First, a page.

What Matters Most to Students

After observing teaching and learning for more than 20 years I have come to the realization that there are three things that matter most to students:

  1. Rapport
  2. Evaluation of student performance
  3. Organization

Rapport is by far the most important factor. It encapsulates the emotional climate of the classroom or learning context. You know you’re teaching well when students want to come to class.

Highly effective teachers are mindful that rapport is something you must work at. Being a nice guy or gal is not enough. You see, the classroom climate is strongly influenced by the other students as well, which means that any teacher worth their salt works hard to build trust, respect and goodwill amongst students.

Evaluation is the second most important factor for students. It’s complex and very tricky because grading student work can be politically charged. Overall, students have the right for authentic evaluation of their knowledge and effort.

Teachers who pride themselves on never giving students an “A” should think again because your assignments and tests represent a lesson in futility. (Try as you may, you will not succeed here – ha-ha!).  What is the motivation for discouraging students? It certainly doesn’t build self-esteem, promote self-efficacy or enhance student motivation. If you want to prove you’re superior, go trip a toddler.

Conversely, giving grades where student failure is deserved is equally pointless. Just play cards with someone (of any age) and let them consistently win. They will soon become bored and unmotivated. So much for building self-esteem.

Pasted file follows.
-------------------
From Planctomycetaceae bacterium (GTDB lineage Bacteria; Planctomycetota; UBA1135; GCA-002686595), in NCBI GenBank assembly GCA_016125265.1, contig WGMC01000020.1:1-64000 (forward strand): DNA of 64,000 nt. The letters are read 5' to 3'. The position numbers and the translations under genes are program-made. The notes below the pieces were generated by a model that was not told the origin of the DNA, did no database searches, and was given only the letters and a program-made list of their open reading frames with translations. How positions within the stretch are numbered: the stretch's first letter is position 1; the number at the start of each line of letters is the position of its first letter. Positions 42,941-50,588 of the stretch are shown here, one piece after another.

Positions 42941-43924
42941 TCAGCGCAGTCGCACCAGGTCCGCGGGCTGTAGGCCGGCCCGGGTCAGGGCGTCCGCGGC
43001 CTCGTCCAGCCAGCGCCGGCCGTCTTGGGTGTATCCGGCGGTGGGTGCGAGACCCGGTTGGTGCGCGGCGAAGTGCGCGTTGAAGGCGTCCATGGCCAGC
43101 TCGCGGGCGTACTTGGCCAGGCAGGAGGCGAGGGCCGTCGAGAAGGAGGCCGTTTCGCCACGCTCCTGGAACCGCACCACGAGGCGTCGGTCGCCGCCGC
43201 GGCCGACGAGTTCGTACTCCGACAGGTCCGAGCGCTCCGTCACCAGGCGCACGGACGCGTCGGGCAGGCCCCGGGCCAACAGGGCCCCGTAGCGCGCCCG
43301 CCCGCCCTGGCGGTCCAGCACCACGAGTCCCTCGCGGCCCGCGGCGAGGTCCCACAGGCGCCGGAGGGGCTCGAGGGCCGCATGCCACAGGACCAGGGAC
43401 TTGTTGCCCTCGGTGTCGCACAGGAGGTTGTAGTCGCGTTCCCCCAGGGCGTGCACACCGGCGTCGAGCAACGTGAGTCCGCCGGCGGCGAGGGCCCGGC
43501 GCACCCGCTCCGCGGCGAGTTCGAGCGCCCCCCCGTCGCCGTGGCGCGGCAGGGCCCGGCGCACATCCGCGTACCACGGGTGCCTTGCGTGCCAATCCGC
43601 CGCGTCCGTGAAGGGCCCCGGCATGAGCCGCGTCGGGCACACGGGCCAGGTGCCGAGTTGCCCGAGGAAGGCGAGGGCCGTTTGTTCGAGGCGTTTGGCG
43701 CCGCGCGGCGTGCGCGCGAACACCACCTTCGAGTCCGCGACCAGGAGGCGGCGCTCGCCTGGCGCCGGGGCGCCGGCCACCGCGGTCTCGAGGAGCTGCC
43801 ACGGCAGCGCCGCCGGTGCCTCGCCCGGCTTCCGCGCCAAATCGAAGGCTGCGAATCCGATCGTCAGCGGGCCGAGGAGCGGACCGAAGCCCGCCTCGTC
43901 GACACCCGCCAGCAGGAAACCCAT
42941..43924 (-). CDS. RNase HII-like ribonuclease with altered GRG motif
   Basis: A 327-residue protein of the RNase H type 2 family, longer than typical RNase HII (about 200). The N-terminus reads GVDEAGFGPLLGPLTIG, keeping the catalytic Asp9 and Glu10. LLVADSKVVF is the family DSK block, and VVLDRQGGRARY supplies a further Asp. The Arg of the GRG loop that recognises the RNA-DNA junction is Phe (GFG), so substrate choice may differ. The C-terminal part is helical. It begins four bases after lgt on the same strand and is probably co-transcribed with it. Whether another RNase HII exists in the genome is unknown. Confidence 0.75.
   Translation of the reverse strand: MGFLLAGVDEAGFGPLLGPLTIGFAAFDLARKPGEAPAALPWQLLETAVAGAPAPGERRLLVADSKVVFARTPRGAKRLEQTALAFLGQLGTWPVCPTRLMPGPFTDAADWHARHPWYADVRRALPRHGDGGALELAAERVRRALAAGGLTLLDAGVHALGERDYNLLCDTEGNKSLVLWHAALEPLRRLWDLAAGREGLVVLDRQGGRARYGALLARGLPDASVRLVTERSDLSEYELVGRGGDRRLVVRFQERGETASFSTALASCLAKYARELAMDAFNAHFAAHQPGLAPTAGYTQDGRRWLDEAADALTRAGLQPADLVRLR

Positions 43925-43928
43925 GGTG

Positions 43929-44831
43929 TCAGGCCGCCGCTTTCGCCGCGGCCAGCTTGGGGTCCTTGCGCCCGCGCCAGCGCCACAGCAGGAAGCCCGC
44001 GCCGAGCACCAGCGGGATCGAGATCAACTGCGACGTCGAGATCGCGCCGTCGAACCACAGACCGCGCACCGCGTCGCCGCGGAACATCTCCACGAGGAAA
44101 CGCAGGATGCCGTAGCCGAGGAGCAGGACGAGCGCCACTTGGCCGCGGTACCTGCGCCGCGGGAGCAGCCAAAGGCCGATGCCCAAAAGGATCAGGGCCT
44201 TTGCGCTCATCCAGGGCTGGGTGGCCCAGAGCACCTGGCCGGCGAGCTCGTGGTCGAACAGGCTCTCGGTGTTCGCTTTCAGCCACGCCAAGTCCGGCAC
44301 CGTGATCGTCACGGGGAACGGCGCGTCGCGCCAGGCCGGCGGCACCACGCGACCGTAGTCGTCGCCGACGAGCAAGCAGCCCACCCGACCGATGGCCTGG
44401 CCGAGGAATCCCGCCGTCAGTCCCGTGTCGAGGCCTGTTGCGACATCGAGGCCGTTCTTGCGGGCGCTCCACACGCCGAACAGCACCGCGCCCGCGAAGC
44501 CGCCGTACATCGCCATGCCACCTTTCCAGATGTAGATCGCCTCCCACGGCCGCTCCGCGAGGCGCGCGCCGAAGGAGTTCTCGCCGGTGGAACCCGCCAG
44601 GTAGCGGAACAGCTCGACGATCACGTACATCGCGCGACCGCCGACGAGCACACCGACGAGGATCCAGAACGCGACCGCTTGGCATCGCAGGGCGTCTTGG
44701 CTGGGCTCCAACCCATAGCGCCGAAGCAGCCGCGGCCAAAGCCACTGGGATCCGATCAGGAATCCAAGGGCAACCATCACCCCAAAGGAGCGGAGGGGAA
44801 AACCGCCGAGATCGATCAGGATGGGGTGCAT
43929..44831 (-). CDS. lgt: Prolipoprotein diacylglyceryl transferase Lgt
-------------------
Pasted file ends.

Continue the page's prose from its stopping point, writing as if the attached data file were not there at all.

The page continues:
Top teachers do challenge their students; they set high standards and they encourage students to do good work. They also help students to succeed in a variety of ways, which will be discussed in other articles. One thing is clear, however, teachers need to work as hard as their students, because this is how to gain respect and establish good rapport.

Organization is the least important aspect, but it is still important to student learning. It encompasses using class time efficiently, providing a clear overview of the day’s lesson, giving appropriate examples, supplying useful handouts, having a logical sequence for information and instructions, and distinguishing between major and minor points. Bear in mind that learning is difficult and frustrating. Good organization helps to reduce frustration.

Many skills are associated with these three building blocks of teaching effectiveness but by incorporating each component into your lesson plans you can become and remain a highly effective teacher.


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